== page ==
Health risks

Storage heaters, especially those installed before the 1980s, have asbestos added as a fireproofing material. Asbestos can pose a health risk as it causes fibrotic lung disease when inhaled.

What are the alternatives to storage heaters?

If you have bought into the idea of replacing your old, beaten, and highly inefficient storage heater, there are plenty of options out there for the taking. Some of these alternative heating solutions include:

  • Electric radiators
  • Infrared heating panels
  • Electric combi boilers
  • Heat pumps
  • Fan heaters

Electric radiators

Topping the list of storage heater alternatives is the highly efficient electric radiator which converts almost all the consumed electricity to heat. Electric radiators work by heating a thermodynamic fluid, say, oil, and circulating it through the system. As the heated fluid circulates, it heats the radiator surface, which in turn warms up the air in the room.

Electric heaters are rated based on their output, and usually, the higher the output rating, the higher the heat the radiator can generate. It will cost you anywhere between £120 and £450 to install an electric radiator.

Some of the benefits of electric radiators include:

  • They are silent
  • They are cost-effective, thanks to their high efficiency
  • They can be portable or wall-fixed

Infrared heating panels

This is a relatively new heating solution that is taking the heating industry by a storm. Infrared heating panels differ from conventional heaters in that instead of heating the space in a room; it heats objects directly using infrared radiation.  The panels emit infrared radiations (same as the sun, minus the harmful UV rays), which warm up the things they hit.

Some of the benefits of installing infrared heating panels include:

  • They minimize energy wastage by heating objects in the room rather than empty space.
  • They are compact and silent while in operation.
  • They can reach optimum heating within 30 seconds of being switched on.
  • They heat walls and floors in the room, helping keep them dry and free from mould.

Electric combi boiler

An electric combi boiler uses electricity to heat up and produce hot water on demand. It is a good alternative if you need hot water for both central heating and domestic use. Electric combi boilers are usually compact units that you can mount on the wall or put in a kitchen cupboard. They are, however, quite expensive and will cost you between £1,500 and £2,000 per unit.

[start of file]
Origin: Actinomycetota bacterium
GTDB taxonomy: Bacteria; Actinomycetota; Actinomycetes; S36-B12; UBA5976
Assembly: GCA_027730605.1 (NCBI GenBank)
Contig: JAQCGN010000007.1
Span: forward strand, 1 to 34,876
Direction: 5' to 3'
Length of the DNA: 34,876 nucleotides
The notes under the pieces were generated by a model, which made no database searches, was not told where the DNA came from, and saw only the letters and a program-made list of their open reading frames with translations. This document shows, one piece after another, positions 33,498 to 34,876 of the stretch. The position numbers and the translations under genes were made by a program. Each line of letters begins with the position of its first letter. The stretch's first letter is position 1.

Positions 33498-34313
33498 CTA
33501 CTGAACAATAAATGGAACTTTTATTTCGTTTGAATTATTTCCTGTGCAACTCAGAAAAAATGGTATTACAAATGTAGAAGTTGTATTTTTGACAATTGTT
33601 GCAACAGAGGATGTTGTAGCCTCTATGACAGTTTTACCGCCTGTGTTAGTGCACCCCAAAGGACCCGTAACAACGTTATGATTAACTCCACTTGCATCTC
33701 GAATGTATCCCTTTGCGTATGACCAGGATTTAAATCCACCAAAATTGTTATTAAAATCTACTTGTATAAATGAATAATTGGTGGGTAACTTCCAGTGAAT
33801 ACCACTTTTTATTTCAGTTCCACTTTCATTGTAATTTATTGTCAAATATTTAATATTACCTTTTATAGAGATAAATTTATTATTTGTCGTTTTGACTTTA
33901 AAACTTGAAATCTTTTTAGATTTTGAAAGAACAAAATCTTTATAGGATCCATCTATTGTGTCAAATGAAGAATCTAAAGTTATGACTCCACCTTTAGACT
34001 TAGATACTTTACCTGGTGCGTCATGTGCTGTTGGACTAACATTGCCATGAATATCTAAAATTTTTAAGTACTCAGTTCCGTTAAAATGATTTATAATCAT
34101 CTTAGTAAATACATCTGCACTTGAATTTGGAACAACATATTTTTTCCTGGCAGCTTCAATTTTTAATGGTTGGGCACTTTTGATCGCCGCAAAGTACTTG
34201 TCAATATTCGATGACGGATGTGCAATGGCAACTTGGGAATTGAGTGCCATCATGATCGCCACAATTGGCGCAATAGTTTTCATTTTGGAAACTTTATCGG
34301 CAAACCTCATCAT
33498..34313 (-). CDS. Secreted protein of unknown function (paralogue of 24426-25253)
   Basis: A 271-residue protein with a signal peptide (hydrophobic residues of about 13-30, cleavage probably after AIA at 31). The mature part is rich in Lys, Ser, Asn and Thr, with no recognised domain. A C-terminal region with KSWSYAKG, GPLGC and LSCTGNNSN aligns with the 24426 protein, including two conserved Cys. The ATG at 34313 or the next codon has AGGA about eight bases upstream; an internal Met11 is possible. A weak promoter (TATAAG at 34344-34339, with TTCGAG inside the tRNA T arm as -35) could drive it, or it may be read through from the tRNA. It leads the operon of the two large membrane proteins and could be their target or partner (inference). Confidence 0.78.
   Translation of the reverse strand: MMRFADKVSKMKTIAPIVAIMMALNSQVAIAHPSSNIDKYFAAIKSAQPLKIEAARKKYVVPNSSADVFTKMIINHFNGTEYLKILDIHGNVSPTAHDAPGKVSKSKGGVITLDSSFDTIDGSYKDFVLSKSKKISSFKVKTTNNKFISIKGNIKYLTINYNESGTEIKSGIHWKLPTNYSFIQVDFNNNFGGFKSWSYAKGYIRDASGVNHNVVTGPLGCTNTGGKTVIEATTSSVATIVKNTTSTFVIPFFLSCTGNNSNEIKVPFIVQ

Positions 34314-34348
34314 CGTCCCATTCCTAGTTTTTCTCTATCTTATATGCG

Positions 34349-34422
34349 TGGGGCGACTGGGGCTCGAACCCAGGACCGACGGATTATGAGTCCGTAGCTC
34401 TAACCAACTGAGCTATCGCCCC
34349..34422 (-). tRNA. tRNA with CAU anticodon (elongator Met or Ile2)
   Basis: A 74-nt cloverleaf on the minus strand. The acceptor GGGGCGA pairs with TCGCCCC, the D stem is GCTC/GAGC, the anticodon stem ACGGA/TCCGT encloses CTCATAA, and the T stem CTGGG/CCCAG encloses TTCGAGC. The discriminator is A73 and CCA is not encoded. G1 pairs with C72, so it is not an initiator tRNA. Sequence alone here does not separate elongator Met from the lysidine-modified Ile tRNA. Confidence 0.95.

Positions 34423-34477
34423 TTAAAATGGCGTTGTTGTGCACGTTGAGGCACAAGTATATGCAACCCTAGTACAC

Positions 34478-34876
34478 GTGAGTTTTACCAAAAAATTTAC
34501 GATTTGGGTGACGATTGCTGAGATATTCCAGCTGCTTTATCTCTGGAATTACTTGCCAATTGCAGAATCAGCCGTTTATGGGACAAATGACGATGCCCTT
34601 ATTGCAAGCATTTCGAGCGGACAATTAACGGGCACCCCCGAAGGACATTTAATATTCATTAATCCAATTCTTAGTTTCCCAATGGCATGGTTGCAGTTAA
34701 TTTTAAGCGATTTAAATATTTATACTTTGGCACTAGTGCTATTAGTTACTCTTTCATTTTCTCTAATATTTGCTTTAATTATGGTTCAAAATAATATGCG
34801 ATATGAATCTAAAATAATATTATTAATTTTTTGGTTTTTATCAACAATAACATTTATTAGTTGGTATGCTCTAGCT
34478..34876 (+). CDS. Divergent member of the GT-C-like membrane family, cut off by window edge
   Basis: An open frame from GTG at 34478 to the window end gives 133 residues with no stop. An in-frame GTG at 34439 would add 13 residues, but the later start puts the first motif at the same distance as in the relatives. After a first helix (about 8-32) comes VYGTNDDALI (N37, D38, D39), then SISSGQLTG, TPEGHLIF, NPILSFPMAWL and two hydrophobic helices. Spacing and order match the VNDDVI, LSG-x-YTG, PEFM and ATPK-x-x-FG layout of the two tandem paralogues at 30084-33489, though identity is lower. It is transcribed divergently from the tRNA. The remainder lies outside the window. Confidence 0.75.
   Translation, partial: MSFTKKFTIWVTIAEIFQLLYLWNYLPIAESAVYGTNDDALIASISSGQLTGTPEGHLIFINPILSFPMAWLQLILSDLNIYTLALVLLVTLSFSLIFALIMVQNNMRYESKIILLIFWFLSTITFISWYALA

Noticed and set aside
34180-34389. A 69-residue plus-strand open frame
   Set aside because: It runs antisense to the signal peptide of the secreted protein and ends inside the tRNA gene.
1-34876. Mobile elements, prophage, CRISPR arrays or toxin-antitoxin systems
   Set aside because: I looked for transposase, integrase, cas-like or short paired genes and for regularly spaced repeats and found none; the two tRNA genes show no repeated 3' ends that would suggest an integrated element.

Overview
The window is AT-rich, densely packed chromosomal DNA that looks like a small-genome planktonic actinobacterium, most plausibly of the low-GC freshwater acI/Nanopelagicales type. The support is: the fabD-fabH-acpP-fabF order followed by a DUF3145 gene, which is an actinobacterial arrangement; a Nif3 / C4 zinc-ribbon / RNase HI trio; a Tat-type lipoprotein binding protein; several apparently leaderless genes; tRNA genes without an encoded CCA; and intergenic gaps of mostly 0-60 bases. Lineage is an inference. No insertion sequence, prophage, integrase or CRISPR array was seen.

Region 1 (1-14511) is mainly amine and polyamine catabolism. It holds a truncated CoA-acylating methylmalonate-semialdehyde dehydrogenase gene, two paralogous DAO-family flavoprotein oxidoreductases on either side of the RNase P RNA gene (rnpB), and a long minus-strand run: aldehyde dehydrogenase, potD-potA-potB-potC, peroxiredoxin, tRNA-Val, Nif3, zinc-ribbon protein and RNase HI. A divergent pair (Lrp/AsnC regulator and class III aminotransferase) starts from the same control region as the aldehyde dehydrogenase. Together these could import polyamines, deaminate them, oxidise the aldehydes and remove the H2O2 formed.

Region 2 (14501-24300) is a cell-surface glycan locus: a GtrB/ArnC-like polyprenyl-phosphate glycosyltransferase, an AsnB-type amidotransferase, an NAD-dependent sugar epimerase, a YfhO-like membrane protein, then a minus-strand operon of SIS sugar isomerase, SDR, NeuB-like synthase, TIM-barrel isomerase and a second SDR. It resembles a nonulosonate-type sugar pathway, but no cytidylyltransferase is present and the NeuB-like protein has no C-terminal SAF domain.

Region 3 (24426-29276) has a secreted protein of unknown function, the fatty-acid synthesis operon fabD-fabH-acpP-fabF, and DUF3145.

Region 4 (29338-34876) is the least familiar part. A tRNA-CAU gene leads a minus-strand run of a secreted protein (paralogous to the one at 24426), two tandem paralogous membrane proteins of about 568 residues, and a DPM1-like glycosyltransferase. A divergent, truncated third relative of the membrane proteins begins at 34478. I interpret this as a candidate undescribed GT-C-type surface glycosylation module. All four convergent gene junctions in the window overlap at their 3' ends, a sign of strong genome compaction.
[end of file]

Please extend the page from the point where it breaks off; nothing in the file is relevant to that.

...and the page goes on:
Some of the advantages of electric combi boilers are:

  • They are compact and require minimal space.
  • They are up to 99.99% efficient.
  • They are silent as they do not have movable parts.

Heat pumps

Heat pumps, both ground and air sources, are an excellent alternative to storage heaters, especially if you have plenty of outside space in your home. Ground source heat pumps extract natural heat from the ground around your home and use it to heat water stored in a hot water cylinder. The heated water then circulates your home, warming it up in the process.

On the other hand, air-source heat pumps use a fan to draw in the warm outside air. The air is then passed over a refrigerant fluid which then boils and evaporates. Next, the refrigerant vapour is compressed at high pressure to generate heat which is then used to heat water in a hot water tank.

Ground source heat pumps generally cost between £9,000 and £19,000, while air source heat pumps are less expensive and cost between £4,000 and £12,000 to install. Despite their high installation costs, heat pumps are still worth the investment as they can generate 3-4 times the energy they consume.

Fan heaters

Fan heaters are an excellent alternative to storage heaters if you live in a small property. Although they are not our favourite pick owing to their tendency to blow heat in one direction, it is still a good option for boosting heating in your home.  To sufficiently heat your home, you will need at least one fan heater per room, each costing between £9 and £15.